The story behind the legislation reads like a movie pitch. The wife of a Southern California police detective, distraught because she had lost custody of her children, tries to hire a hit man from the Vagos motorcycle gang to kill him. Instead, gang members alert police, who disguise themselves as biker thugs and secretly tape a conversation with her, leading to the wife's arrest and conviction for solicitation of murder.
But later on, in divorce court, she is awarded half the couple's property, even though she tried to have her husband whacked. He is determined to change the divorce law.
A bill scheduled to be heard today in a state legislative committee seeks to close what its author says is a loophole in the state's no-fault divorce code. The legislation will specify that spouses who solicit the murder of their husband or wife are not entitled to collect financial rewards in divorce proceedings.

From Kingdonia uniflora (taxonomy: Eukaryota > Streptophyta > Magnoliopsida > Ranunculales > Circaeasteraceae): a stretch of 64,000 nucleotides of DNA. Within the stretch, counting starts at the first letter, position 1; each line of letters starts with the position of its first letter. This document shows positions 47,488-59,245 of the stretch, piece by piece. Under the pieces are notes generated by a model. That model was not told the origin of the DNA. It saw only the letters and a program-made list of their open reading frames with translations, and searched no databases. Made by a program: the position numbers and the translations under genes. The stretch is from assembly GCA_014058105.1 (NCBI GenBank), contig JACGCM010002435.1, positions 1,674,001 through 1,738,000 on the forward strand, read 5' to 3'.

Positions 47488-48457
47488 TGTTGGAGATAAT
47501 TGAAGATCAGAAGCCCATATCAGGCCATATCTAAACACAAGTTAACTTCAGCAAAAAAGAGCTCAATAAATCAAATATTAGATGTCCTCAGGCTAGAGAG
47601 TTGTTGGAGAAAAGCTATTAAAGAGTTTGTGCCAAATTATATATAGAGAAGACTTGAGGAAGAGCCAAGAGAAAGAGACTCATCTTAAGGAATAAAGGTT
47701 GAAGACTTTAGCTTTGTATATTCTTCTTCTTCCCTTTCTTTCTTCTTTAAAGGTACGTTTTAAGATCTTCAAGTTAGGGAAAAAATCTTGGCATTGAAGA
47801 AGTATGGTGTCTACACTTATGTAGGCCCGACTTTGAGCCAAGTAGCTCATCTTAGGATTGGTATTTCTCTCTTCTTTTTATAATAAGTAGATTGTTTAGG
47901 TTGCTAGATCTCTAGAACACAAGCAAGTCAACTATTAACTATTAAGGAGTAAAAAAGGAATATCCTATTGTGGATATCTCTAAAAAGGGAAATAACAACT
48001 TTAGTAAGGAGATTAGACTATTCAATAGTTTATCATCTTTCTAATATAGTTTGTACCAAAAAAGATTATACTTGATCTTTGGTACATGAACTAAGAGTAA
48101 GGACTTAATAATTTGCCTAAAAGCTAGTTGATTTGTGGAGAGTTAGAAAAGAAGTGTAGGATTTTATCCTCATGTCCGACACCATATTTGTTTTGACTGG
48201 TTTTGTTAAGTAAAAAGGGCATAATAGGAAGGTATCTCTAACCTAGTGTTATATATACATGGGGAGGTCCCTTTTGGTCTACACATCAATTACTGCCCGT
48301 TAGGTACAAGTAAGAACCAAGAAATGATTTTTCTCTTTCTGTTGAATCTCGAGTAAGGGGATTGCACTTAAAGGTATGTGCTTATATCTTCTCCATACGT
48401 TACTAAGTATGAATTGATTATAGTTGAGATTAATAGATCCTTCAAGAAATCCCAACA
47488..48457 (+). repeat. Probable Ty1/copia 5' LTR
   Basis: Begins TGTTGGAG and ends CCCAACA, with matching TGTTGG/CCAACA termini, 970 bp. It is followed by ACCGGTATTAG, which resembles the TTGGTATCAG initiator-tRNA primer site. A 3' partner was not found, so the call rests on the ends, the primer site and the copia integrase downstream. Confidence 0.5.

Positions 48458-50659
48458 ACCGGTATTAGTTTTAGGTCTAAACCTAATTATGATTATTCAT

The bill was prompted by John Pomroy, a police detective in Pomona, 30 miles east of Los Angeles. His wife collected $70,000 from their estate after she was released from prison in 2004.
"If you commit arson on your house, you don't get the insurance money. You go to prison and all sorts of things happen to you," Mr Pomroy said. "But if you try to kill someone that is your spouse, the current law allows you to collect something."
State law says that if spouses are convicted of murdering or attempting to murder their husband or wife, they are not entitled to any financial benefits during divorce proceedings. But if they hire someone else to do the dirty deed for them, their victims' assets are not protected.